Music in Words: A Guide to Researching and Writing about Music

By Trevor Herbert | Go to book overview

INTRODUCTION

This book is about the way we research music and write about it. Throughout, the emphasis is on the practicalities of doing this. This is not a theoretical book; its entire purpose is to be of practical help. The aim is to provide an introduction to and explanation of how to investigate or research music efficiently and how to write about it in a way that ensures that everyone understands what you want to convey and does justice to the research you have done. It is not a comprehensive guide; rather, it is an introduction and a compendium of information—a textbook and a brief reference manual. But why is such a book needed?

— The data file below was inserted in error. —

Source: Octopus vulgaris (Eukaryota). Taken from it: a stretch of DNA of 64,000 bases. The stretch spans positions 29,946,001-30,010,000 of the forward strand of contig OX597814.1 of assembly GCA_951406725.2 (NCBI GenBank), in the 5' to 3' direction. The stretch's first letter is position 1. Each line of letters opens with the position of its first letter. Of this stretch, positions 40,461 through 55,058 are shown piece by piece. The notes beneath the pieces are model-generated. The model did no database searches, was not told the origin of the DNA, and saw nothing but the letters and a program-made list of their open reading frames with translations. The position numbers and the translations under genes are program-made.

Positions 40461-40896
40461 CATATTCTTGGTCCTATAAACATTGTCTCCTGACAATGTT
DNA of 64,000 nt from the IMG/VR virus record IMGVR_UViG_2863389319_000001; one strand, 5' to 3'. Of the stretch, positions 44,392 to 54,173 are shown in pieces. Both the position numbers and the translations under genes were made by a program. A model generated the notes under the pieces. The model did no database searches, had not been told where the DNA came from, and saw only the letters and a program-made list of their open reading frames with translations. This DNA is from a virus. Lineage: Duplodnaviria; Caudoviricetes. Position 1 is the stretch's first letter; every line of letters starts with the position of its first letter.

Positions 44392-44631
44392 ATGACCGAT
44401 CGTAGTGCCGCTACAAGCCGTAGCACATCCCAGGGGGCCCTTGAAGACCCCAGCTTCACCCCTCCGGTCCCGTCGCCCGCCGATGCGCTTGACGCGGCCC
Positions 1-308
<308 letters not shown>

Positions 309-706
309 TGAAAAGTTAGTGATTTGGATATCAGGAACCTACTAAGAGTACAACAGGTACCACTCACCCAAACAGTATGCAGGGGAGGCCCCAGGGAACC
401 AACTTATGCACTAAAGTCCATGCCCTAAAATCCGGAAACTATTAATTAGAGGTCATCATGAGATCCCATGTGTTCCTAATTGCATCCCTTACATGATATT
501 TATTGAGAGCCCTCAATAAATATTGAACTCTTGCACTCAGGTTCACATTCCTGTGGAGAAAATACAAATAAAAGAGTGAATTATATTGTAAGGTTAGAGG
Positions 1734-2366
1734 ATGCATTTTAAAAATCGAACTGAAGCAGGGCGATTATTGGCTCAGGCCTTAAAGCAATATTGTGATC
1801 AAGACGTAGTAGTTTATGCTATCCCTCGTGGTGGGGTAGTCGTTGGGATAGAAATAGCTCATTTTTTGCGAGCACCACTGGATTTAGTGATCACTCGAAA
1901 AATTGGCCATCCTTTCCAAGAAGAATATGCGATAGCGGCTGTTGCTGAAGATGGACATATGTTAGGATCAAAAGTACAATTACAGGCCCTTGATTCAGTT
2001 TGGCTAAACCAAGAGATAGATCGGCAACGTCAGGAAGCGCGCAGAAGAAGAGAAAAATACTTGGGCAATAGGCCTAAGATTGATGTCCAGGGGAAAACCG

Most college music students need to research and write about music at some time. Those who are serious about this want to do it well, and to do it well they need appropriate skills. But students are not the only people who can benefit from practical guidance in researching and writing. Increasingly, performers are contributing to literature about music too. Some write books and articles, and many more compile their own concert programs and CD liner notes and write their own Web sites. This is the way it should be; performers gain a special intimacy with music and performance techniques and often become expert in a particular type of music. But when students and even seasoned musicians are confronted with the need to find reliable information and then write it up, the task can appear daunting. What makes good researchers work effectively, and how do the techniques and conventions of writing work? Indeed, why are there special writing conventions at all? Why do academic writings look different and have a different tone from some other forms of literature?

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